“It looks like it was a bunch of cowboys at the Temecula office who wanted to do more,” she said. “They clearly wanted to do interior enforcement.... They didn’t bother to get any approval.”

Andy Ramirez, chairman of a Chino group called Friends of the Border Patrol, said agents should be allowed to make arrests wherever there are illegal immigrants.

“The Border Patrol should be able to go in and do their job,” Ramirez said. “They are not allowed to do anything other than sit in their car at the border. They are being prohibited from doing their job.”

The sweeps had a profound effect in some areas: Some immigrants said they were scared to go to local markets or schools.

One year later, the fear still lingered at Magnolia Avenue and 6th Street in Corona, one of the sweep sites. On Friday, a group of about a dozen men waited under a shady tree for work. Many of them said they had used that site, a relatively desolate industrial spot, to look for work for years.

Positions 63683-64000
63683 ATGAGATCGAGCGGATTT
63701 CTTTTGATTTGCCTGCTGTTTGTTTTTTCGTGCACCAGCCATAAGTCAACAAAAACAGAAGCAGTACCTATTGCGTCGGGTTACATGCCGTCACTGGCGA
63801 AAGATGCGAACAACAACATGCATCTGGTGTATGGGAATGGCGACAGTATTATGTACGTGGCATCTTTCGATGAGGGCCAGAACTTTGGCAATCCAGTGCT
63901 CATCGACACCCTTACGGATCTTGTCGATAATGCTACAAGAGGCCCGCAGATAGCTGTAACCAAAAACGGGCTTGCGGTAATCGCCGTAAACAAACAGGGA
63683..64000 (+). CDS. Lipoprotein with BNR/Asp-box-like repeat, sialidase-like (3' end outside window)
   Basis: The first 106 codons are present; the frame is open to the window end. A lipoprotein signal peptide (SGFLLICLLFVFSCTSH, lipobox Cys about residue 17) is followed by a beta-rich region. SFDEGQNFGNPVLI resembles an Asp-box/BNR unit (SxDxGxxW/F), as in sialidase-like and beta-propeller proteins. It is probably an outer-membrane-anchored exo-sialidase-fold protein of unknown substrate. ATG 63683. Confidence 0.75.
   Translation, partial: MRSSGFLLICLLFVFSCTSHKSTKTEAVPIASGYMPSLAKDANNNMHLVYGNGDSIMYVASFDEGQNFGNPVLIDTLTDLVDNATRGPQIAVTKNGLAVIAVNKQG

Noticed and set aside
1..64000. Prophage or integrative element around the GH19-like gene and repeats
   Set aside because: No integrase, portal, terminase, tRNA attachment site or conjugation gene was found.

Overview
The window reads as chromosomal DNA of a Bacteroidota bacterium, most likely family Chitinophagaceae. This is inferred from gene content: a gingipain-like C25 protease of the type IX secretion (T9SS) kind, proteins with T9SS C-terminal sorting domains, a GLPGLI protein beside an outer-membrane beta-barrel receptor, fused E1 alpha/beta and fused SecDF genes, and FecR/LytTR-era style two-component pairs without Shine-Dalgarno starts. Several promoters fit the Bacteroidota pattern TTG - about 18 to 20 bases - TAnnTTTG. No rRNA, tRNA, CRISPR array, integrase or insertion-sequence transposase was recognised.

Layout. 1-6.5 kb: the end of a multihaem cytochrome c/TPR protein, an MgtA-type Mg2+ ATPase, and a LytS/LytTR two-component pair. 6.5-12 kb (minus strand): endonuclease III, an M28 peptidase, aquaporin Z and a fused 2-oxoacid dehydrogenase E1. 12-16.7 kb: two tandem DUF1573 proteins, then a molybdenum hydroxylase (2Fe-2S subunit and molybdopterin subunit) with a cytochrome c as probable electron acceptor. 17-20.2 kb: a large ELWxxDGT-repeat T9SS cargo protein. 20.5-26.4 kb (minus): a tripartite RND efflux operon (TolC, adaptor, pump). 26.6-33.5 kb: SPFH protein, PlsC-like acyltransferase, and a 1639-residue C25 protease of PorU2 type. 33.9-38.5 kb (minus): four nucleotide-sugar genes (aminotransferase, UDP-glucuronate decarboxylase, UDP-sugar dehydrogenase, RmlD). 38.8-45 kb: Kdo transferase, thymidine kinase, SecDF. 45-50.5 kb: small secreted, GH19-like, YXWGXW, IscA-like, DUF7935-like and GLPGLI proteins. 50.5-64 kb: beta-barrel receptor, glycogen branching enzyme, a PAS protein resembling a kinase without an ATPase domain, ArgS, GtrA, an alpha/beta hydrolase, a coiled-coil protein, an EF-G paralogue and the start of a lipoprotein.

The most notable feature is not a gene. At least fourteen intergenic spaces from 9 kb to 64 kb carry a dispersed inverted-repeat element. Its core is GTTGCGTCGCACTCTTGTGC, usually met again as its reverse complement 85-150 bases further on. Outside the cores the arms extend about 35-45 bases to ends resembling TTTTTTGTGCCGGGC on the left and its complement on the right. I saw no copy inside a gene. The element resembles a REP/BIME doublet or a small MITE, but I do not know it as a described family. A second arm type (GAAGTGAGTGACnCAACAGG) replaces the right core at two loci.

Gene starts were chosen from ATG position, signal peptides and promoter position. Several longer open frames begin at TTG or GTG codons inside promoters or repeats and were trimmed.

The arrests kept them away for a few weeks, but necessity brought them back.

“It’s a little unstable, but the money moves fast,” said Rodrigo Roblero, from Chiapas, Mexico.

Roblero, 28, who was driving by when Border Patrol agents arrived a year ago, said they herded his friends like cattle.

Some immigrants ran. “They hid in the businesses next door,” he said. “Some even hid below the counters.”

Inside El Tapatio, a nearby supermarket, Raquel Torres, 41, shopped for chiles with her 10-year-old child.

“It’s scary,” she said. “You don’t want to go anywhere because you don’t know where they [immigration officials] are going to come out of.”